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|Title:||Mapping CqsS Binding and Activation in Vibrio Cholerae|
|Abstract:||Quorum sensing (QS) is a process of bacterial cell-cell communication involving the production, release, and detection of extracellular signal molecules called autoinducers. The bacterium responsible for the acute intestinal disease cholera, Vibrio cholerae, uses QS to regulate virulence factor expression. This research focuses on the CAI-1 autoinducer and CqsS phosphorelay pathway of V. cholerae. Specifically, the objective of this research is to define the binding properties of agonists to the twocomponent histidine sensor kinase, CqsS, in order to investigate its influence on transmembrane signaling. The CqsS agonist denoted #92, a pro-QS molecule, was identified in a screen, and is more potent than the natural autoinducer CAI-1 in agonizing the CqsS receptor. Interestingly, a related molecule, #92-Me, which differs only in the absence of one methyl group, exhibits a 20 fold decreased potency relative to #92. To define the binding pocket of CqsS and the mechanism of the subsequent transduction of the ligand induced signal, CqsS mutants were screened and characterized for differential #92-Me activity. Two mutants, CqsS G60E and CqsS H120Q, were identified as having an improved response to CqsS agonists compared to WT, while CqsS mutants at F91 mutants were deficient across all molecules. Multiple CqsS F91 mutants were only able to respond to CqsS agonists containing a pyrrolidine moiety, which highlights the importance of this structure in CqsS agonists and also reveals the orientation of CqsS agonist binding.|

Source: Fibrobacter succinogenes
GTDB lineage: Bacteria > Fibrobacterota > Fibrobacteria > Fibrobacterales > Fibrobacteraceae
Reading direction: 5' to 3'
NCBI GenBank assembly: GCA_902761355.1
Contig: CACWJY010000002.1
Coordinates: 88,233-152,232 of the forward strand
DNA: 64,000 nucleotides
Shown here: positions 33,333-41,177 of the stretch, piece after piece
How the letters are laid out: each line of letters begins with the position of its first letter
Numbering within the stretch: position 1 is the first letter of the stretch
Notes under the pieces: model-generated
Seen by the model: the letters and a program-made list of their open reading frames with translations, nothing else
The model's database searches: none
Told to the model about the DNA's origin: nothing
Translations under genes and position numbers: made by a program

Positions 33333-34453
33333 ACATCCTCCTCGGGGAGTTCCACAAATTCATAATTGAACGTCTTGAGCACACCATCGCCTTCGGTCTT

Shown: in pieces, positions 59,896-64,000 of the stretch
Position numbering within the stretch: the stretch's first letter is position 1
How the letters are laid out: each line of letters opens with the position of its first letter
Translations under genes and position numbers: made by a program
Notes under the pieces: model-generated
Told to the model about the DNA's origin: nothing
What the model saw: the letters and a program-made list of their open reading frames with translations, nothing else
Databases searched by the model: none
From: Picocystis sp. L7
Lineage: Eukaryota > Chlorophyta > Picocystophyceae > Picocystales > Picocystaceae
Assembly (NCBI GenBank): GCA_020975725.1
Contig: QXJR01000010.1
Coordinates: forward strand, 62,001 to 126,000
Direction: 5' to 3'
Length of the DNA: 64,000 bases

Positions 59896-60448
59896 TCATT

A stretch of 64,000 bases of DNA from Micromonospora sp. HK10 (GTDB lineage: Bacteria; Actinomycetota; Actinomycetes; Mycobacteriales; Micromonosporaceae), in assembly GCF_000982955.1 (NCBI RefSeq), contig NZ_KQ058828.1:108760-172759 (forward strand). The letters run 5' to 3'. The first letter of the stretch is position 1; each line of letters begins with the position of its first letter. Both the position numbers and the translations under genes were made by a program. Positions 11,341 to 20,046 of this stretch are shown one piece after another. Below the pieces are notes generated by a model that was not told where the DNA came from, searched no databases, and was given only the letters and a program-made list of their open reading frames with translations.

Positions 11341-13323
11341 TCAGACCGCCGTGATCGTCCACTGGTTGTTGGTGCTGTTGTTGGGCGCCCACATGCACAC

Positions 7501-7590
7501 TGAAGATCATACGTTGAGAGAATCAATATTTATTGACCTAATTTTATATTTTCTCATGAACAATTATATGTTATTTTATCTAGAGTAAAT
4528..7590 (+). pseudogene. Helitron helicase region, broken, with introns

|Type of Material:||Princeton University Senior Theses|
|Appears in Collections:||Molecular Biology, 1954-2017|
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